When we are defending the gospel by giving an account for the hope that is in us, we begin with what defined us as an unbeliever and how that manifested itself. The following question can help us get to those answers: How were you in opposition to God, the gospel and the ways of Christ?  Prior to Christ, we were all either religious unbelievers, self-righteously seeking to earn a right standing with God by our own goodness, OR pagan unbelievers, living in reckless abandon of any thought about God, OR perhaps even a combination of both. It’s not necessary to share all the wicked details of our sinfulness, for we do not want to glory in our rebellion against God, but certain tendencies may be helpful to highlight in order to set up what Christ saved you from.
Another helpful question to ask, that is discussed by the Apostle Paul, is: How did you have an antagonist disposition towards faithful Christians, either in the quiet recesses of your own heart or even expressed in verbal ridicule or scorn?  I’m not referring to how you felt about common church-goers, but instead about genuine Christians who spoke the truth and sought to live set-apart lives.  Did you judge them as narrow-minded bigots OR did you simply avoid them at all costs OR maybe you gave them enough Christianeze so that they would not continue to press into your life and just get off your back?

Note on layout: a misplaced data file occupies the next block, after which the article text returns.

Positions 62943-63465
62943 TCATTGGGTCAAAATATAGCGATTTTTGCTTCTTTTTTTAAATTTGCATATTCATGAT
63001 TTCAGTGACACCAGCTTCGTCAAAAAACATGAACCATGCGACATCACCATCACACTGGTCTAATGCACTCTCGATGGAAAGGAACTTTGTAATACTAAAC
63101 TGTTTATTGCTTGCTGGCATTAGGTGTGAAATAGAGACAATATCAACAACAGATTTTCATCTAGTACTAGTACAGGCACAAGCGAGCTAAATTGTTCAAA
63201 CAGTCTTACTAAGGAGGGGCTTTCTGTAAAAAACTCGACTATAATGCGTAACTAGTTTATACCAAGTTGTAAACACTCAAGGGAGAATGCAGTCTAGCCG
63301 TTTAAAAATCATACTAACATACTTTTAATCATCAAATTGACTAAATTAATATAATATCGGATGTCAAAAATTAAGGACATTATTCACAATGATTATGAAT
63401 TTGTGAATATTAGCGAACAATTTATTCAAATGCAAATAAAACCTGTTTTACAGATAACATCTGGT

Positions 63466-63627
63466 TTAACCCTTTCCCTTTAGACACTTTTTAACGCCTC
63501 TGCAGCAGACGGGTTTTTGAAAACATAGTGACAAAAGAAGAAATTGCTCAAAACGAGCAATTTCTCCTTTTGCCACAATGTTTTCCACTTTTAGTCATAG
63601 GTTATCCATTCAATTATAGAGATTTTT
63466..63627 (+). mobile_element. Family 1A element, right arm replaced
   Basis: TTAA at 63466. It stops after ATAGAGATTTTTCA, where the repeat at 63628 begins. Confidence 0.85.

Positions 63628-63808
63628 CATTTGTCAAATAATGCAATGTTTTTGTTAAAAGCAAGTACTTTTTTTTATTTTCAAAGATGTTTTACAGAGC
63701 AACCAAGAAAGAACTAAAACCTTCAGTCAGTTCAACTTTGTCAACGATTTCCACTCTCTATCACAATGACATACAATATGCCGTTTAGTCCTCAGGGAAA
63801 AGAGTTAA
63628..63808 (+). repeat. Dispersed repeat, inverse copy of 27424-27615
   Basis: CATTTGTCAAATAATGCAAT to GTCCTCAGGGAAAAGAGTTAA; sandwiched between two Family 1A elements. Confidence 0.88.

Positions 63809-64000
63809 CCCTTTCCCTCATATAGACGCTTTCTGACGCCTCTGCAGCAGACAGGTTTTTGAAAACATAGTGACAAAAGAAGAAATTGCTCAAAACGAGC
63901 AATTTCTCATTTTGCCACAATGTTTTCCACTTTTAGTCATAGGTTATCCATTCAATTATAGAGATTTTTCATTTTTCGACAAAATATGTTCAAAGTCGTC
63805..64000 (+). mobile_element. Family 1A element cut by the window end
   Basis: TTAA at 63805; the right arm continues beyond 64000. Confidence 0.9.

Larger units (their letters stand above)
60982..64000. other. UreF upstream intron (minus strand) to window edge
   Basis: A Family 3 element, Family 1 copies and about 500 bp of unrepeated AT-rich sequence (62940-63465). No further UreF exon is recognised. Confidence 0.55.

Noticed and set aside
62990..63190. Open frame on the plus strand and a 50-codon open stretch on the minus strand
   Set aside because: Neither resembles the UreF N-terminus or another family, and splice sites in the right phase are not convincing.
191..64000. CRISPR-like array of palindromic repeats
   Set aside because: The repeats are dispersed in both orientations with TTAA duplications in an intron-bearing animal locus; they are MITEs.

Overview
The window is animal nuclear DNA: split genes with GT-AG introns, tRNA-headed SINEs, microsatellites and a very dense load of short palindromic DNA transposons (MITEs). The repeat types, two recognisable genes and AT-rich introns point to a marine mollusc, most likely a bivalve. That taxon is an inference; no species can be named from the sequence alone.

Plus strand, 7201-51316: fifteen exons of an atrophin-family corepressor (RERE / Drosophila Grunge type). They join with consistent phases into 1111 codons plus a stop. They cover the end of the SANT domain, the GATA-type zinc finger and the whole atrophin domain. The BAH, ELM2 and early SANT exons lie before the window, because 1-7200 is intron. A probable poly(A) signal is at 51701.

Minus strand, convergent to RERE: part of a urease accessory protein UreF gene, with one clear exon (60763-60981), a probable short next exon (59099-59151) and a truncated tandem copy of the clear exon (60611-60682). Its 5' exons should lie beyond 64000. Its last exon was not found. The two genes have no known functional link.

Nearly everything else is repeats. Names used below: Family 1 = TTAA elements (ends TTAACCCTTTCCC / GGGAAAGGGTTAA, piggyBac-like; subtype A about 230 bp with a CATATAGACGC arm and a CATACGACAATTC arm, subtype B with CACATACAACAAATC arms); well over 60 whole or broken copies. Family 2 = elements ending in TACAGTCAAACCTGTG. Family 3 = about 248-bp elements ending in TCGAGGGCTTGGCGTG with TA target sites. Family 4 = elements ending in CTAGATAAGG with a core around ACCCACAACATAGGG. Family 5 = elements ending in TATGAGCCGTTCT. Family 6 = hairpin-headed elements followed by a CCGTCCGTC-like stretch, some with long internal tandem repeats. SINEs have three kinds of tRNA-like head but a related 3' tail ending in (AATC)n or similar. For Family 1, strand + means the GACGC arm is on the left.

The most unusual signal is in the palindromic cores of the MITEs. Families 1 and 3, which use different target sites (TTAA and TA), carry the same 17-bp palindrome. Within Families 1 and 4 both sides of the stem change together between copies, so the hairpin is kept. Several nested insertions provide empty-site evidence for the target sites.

When we highlight these things about our pre-converted life, we demonstrate we had much commonality with the unbelieving sinner, at the bare minimum in the general categories of pride and unbelief.  For if we didn’t need to be saved as desperately as the person to which we are defending our hope to desperately needs to be saved, then our presentation of Christ’s salvation will severely lack the emphasis it so richly deserves.